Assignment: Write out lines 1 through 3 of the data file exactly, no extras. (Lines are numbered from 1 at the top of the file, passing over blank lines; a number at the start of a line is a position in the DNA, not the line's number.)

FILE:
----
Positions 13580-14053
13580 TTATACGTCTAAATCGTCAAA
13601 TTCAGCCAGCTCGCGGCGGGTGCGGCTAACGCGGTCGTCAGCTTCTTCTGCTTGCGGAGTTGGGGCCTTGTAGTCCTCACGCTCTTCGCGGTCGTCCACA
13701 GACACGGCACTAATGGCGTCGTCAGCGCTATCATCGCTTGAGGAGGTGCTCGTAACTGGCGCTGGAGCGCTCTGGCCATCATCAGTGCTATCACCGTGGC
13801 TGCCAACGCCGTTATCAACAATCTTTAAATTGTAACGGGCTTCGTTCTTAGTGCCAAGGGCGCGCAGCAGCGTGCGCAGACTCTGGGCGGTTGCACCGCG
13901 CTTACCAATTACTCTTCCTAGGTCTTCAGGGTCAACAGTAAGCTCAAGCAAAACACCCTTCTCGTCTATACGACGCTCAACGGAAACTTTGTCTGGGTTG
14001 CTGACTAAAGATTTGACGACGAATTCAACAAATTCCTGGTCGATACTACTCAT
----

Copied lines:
Positions 13580-14053
13580 TTATACGTCTAAATCGTCAAA
13601 TTCAGCCAGCTCGCGGCGGGTGCGGCTAACGCGGTCGTCAGCTTCTTCTGCTTGCGGAGTTGGGGCCTTGTAGTCCTCACGCTCTTCGCGGTCGTCCACA